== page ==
Dan Deming had heard the rumors about the buried treasure on his central Wisconsin farm.
At first he made some halfhearted attempts to find it, and then searched in earnest for two or three years after receiving a metal detector for his birthday.
“I don’t know what I thought, if I thought it was really there or not,” he said.
The mystery ended recently while Deming was tearing down a 100-year-old shed on his property. A rusted box tumbled from the rubble and wads of currency dating back to the Depression spilled on the ground.
“I couldn’t believe it. I started running to the house with it,” Deming, 34, said Sunday. “My wife thought I broke my arm because I was just hooting and hollering.”
The bills were so deteriorated that it was hard to count the money. But the box also contained scraps of newspaper with dollar amounts written on them, a possible tally of the loot.
Deming briefly considered selling the bills to collectors, but the money was in poor condition. Instead, he turned it over to the U.S. Treasury’s Bureau of Engraving and Printing, which redeems mutilated currency for face value, he said.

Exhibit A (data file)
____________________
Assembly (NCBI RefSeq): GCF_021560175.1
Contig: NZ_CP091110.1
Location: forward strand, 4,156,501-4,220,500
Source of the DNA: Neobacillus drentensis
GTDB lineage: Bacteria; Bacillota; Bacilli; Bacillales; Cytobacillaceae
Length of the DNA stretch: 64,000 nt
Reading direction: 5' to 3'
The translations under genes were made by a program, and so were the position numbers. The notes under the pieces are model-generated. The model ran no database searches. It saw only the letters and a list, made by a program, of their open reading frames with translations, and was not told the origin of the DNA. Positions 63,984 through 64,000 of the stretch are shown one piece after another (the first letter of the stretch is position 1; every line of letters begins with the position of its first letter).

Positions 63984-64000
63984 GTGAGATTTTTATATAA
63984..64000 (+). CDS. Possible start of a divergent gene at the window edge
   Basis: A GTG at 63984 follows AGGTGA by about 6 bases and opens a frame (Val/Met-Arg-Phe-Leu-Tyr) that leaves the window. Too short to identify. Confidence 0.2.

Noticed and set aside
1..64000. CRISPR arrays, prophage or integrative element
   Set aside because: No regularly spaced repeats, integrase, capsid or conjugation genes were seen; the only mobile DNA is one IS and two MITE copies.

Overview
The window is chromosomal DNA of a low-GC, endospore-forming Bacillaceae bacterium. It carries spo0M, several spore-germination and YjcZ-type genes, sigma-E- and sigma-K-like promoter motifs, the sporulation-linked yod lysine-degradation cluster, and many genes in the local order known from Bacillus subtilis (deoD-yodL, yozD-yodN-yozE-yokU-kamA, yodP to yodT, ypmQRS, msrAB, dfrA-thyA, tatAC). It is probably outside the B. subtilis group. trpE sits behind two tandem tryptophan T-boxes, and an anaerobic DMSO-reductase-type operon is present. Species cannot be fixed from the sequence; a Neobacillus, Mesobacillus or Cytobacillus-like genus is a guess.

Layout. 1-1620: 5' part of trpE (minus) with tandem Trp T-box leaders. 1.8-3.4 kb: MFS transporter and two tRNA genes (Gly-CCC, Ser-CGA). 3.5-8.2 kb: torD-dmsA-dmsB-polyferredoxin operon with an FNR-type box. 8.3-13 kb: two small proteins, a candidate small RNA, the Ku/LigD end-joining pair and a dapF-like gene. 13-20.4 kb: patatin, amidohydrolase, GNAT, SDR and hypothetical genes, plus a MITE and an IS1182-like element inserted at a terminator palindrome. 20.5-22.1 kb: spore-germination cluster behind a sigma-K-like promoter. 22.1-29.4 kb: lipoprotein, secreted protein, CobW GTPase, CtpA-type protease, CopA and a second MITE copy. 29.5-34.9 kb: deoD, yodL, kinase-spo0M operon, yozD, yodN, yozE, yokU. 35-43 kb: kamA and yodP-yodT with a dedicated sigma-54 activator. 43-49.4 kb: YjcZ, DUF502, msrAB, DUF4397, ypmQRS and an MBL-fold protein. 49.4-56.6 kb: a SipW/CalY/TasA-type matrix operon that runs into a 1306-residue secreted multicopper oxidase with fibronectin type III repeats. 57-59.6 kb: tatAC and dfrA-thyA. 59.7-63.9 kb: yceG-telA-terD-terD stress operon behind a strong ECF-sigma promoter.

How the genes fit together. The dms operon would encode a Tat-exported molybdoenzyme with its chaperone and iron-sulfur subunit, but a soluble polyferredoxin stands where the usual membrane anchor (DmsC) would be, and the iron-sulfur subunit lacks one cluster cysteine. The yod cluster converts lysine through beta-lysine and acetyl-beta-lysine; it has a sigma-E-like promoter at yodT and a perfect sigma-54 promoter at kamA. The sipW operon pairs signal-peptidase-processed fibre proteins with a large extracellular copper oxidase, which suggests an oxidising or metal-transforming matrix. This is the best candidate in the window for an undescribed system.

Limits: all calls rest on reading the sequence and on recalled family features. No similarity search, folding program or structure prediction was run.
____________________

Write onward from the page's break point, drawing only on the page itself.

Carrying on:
“I’m hoping it’ll be for $1,700 because that’s what the paper said,” Deming said. “It’s hard to say, though. It’s really difficult to tell what was in there.”
The legend of the buried treasure dates back more than 40 years.
“I heard from my grandfather that a man who lived here during the ’30s and ’40s was eccentric and might have stashed money,” Deming said.
When he first saw the bills, he thought they were play money. Then he saw the words “silver certificate” across the top of a $1 bill and realized it was real. He also noticed the bills were dated between 1928 and 1934.
Deming says he’ll use whatever money he gets from the Bureau of Engraving and Printing to build a replacement shed.
He also plans to tear down a rickety old barn on his land, and wondered for a fleeting moment whether there might be more money stashed there.
“I’m hoping maybe there’s something there — but I doubt it,” he said. “I mean, $1,700 during the Depression was probably this guy’s life savings.”